A palate-cleansing sorbet of trivialities

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Having contemplated a blogging hiatus recently, I briefly put the idea of a hiatus on hiatus. Now I am back to considering a break from it. I suppose it’s not like a store or job where you have to formally shut things down or go on sabbatical – I just follow the ‘inspiration’ for pouring out the contents of my sometimes addled mind as it (inspiration, not the mind) comes (or goes).

I am channeling this energy into an offline project that is moving forward very quickly, and it’s eating every bit of creative marrow I’ve got in my bones. Thus I will potentially write blog posts when I need to unload or unwind. It seems that my most prolific blog writing periods happen when I am thinking too much, overanalyzing and in periods of intense emotional confusion or anguish or something. (Anguish may be too strong a word, but I like it, so I will leave it.) Once free of these things, the feverish urge to blog floats away. Blogging is, in some ways, a kind of existential palate cleanser.

I finished Infinite Jest – finally. As I wrote before, I marveled at its massive depth and breadth but cannot say I liked it. It was laborious to read at times, and I could not wait for it to be finished. I am still reading six other books, though – some great and some for fun (all my ‘hone your psychic abilities’ books are in fun; I have, after all,  to fulfill the psychic destiny one of my exes claimed I had when, while hiking along for many silent hours near Háifoss in Iceland, I randomly blurted out, “Sorbet is a vegan dessert!”. He looked at me as though he’d seen a ghost, and said, “I was just right then thinking about how my grandmother used to make sorbet.”)

I watched the second season of Love on Netflix – it’s easy enough viewing but only remarkable in that “I’ll Be Your Mirror” plays at the end of one episode and made me think back to a moment in time – so very long ago – when I was briefly involved with a Polish guy who made me possibly the most eclectic music tapes ever, and I think he was the first to introduce me to the Velvet Underground (starting with this song). I also recall that he had nothing but critical disdain for the United States – but many years after we had lost contact, I discovered that, after returning to Poland for a number of years, he eventually made a permanent home in, of all places, the American South (that’s a familiar trope, though – the “America Haters” who end up living there quite comfortably in the end).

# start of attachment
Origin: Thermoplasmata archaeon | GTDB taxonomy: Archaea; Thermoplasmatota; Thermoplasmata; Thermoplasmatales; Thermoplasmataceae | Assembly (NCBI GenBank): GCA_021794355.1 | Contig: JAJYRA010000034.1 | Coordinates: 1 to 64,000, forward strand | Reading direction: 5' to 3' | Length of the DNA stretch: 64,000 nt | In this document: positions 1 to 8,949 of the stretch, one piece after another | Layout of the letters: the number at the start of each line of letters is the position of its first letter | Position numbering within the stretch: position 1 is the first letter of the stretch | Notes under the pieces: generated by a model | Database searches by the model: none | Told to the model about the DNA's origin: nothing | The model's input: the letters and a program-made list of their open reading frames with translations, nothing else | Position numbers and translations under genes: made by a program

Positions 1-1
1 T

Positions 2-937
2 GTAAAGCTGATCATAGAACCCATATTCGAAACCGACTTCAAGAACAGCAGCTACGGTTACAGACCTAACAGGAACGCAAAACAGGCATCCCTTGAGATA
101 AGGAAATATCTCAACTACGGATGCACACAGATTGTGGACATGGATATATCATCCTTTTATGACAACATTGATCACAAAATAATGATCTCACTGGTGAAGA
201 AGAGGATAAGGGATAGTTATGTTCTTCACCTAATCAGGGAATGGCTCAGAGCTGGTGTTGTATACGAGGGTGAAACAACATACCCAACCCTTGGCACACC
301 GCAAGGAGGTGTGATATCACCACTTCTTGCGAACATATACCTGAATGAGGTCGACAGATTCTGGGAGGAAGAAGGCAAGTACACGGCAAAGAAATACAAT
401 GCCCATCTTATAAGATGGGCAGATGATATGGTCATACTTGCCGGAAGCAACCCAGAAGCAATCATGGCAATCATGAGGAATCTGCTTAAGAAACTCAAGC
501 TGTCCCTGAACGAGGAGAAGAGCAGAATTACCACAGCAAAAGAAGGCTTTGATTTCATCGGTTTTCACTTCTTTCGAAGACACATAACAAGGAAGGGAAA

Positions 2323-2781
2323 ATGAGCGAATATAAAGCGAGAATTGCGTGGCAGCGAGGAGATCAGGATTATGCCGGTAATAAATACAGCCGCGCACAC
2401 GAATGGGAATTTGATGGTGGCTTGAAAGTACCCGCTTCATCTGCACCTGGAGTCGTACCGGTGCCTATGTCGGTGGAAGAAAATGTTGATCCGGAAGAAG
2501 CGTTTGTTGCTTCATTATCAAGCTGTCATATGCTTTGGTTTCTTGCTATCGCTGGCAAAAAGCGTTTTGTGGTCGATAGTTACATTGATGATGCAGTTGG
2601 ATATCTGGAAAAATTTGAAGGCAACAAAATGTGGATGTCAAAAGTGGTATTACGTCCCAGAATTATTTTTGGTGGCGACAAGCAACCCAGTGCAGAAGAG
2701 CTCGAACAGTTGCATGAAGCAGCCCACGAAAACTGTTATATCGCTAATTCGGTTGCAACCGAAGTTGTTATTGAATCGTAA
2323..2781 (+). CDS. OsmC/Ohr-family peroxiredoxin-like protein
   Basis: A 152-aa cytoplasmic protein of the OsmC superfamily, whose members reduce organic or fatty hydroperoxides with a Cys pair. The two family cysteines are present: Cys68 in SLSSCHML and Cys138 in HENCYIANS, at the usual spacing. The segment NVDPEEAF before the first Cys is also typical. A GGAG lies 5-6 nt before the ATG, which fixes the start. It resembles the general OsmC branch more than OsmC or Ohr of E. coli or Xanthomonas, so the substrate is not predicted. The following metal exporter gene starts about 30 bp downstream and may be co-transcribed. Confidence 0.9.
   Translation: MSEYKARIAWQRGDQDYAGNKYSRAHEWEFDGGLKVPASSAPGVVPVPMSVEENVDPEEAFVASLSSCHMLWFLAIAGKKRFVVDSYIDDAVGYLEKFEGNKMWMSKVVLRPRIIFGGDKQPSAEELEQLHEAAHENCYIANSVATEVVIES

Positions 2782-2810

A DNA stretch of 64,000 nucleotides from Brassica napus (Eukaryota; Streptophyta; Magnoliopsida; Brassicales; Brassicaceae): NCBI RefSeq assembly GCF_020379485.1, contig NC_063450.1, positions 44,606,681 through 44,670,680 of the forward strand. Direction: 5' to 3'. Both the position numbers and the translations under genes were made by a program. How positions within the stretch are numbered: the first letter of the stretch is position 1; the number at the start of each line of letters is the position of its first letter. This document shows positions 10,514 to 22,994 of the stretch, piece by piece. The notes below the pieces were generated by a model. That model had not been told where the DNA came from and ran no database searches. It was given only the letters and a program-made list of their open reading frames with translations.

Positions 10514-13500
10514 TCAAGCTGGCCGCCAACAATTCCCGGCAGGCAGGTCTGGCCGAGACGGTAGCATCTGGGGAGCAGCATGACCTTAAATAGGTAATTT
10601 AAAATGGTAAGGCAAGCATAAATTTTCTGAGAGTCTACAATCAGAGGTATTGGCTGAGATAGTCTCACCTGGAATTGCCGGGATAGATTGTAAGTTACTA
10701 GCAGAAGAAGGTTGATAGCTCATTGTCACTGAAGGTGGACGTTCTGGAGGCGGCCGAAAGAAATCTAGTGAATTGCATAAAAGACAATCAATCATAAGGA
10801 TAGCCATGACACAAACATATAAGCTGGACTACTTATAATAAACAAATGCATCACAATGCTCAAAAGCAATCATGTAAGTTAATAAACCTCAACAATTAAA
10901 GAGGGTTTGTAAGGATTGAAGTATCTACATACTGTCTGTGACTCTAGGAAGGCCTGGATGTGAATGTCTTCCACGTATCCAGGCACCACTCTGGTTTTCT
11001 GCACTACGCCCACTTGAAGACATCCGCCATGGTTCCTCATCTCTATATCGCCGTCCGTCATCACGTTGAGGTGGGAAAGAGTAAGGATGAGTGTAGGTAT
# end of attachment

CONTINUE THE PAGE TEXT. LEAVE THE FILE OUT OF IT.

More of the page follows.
I’ve cut back immensely on the TV viewing, but there are still things I watch – such as the aforementioned Love, binged in an afternoon; Girls – I’ve hate-watched the whole series, so why would I not complete the circle by watching its final season?; The Americans – it’s one of the best shows ever, and somehow more relevant than ever… and other stuff as well, but it is true that once I broke the cycle (ha!) it seemed quite dull to return to the majority of shows I’d mindlessly been sucking in.

Otherwise, life is work, creative projects, a series of last-minute travel or guests and always hoping for sunlight over the dismally, stormy greyness that pervades today. Nice weather, too, is a palate cleanser.

Letters of the Unliving (Mina Loy)
The present implies presence
thus
unauthorized by the present
these letters are left authorless–
have lost all origin
since the inscribing hand
lost life.

The hoarseness of the past
croaks
from creased leaves
covered with unwritten writing
since death’s erasure
of the writer–
erased the lover

Well-chosen and so ill-relinquished
the husband heartsease–
acme of communion–

made euphonious
our esoteric universe.

Ego’s oasis now’s
the sole companion.

My body and my reason
you left to the drought of your dying:
the longing and the lack